If coronavirus has taught us anything about our food habits, it’s that Australians turn to pasta in times of need.
Pasta was one of the first items to recently disappear from supermarkets as shoppers prepared for the prospect of isolation by panic buying pantry staples.
The choice makes sense to Melbourne cook, author and pasta-making teacher Julia Busuttil Nishimura.
“It lasts a long time, you can use a lot of different ingredients with it, it’s cheap, it’s fast and it’s a universal comfort food,” she says.
Dried pasta also comes in a wide range of shapes, and you may have found yourself buying an unfamiliar variety if your go-to (hello, spaghetti) was stripped from shelves.
“The premise is that the holes and indentations in particular pasta shapes catch the sauce,” Julia says.
“It’s also helpful to think of pasta in size categories — small shapes are good for soups, medium shapes like penne and fusilli are fairly universal but also good for using in baked dishes, and longer shapes like tagliatelle are traditionally paired with rich sauces like ragu.”
We asked the ABC Life recipe columnist to share her perfect sauce pairings for the pasta in your pantry. We’ve included some recipes to try, too.
Shapes and sauces
Shape: Spring-like corkscrews
Serve with: Zucchini sauce. Use olive oil, chopped shallots, and diced zucchini gently fried off. Add the fusilli and some ricotta or cream.
Shape: Hollow cylinders with diagonally sliced ends
Serve with: Simple tomato sauce. Olive oil, garlic, canned tomatoes and basil. Or try it in a pasta bake with tomato, ricotta and spinach.
Shape: Long, thin, solid strings
Serve with: Clams or pippis, garlic, olive oil, parsley and wine. If you’re working with pantry staples like tinned tuna and frozen peas, make this simple one-pot pasta.
Shape: Bowties or butterflies
Serve with: Pesto sauce with basil, pine nuts, parmesan and garlic. Or, try a creamy sauce with peas, cream and pancetta.
Shape: Flat, thick and long ribbons
Serve with: Creamy sauce — use warm cream in a pan with nutmeg, add frozen peas and lots of parmesan at the end.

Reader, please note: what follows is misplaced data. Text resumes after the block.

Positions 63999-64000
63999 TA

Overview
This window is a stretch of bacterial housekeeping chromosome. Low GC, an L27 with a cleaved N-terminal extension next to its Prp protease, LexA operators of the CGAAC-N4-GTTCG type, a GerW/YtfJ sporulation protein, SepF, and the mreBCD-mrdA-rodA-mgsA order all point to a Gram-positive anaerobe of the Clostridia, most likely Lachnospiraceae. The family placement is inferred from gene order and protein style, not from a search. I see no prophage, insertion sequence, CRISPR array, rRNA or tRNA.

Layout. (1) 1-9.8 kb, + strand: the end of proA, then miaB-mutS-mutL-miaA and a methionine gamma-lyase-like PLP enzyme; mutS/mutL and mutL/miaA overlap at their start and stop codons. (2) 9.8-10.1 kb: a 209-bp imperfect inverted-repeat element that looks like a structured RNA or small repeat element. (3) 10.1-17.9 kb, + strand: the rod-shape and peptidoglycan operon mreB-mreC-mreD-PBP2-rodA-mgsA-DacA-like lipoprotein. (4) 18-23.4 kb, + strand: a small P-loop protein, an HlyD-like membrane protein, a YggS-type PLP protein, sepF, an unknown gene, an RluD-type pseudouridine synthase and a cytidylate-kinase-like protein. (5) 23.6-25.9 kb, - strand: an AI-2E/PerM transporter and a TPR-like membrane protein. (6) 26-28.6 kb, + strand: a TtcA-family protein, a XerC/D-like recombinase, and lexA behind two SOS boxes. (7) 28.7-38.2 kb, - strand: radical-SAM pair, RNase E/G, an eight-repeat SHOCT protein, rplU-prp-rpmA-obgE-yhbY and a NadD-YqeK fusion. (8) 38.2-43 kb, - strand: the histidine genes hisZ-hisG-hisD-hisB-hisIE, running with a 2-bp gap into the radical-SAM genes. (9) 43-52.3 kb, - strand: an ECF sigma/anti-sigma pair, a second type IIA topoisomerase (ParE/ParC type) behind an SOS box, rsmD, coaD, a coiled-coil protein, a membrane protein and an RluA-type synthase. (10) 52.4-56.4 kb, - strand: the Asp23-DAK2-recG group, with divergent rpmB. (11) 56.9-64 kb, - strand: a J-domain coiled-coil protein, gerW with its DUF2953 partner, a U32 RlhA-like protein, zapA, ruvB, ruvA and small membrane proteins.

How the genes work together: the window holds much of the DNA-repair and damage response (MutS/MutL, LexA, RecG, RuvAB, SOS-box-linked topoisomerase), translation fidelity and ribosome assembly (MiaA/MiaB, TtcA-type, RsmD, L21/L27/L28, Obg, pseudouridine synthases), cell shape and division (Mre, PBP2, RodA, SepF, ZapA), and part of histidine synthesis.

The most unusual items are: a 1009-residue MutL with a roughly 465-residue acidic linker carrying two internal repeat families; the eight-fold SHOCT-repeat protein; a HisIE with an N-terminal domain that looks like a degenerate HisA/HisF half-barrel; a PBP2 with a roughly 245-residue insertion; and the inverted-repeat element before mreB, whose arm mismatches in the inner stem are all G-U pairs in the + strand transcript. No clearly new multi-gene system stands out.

Shape: Some say it’s slightly thicker than fettucine, others say it’s the same thing called a different name depending on which region of Italy you’re in.
Serve with: Traditionally served with a Bolognese or meat ragu, but Julia also suggests a lemon and butter sauce. Use lemon zest, butter, parmesan — melt and mix together.
Shape: Short, narrow tubes, commonly curved like elbows
Serve with: Tomato sauce with sausages. Take the sausages out of their casing, fry off into meatballs, stir in mozzarella and parmesan and bake in the oven. Or make this quick and easy mac and cheese.
Shape: Tubes, larger than penne and with square-cut ends
Serve with: Rigatoni is Julia’s favourite, so she’s suggested three sauces that are iterations of each other:
Cacio e pepe: Grated pecorino Romano (Italian hard sheep cheese), plenty of freshly cracked black pepper emulsified with pasta water, and mixed with the cooked pasta.
Alla gricia: Guanciale (Italian cured pork) slowly fried, then joined by the pecorino, pepper and pasta water again.
All’amatriciana: Start with guanciale, add a tin of whole tomatoes, dried chilli and pecorino.
It also features in her recipe for Pasta e fagioli, a pasta and bean soup.
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General pasta cooking tips
Julia says when you’re cooking packet pasta, make sure you have plenty of water so that the shapes are able to move around in the pot.
“Have the water rapidly boiling and just before you cook the pasta you want to salt the water,” she says.
“If you don’t salt the water no matter how much salt you put in the sauce it’s not going to taste nice.”
Julia also recommends cooking the pasta for one minute less than the packet instructions suggest. This gives the pasta a chance to finish cooking in its sauce.
And, her most important tip of all, is to save at least a cup of pasta water for the sauce.
“If you’re cooking a tomato sauce and you add the pasta and keep cooking it for a minute it’s going to dry out quickly and it’ll start absorbing the sauce — even when you turn off the heat it keeps soaking it up,” she says.
“So that’s why you need the water.”
Finally, Julia says there are no hard-and-fast rules.
“Cook what you love,” she says.
“And don’t feel bad about eating packet pasta — everyone in Italy eats packet pasta.”
Source: Thanks https://www.abc.net.au/life/what-to-do-with-that-pasta-youre-hoarding/12116568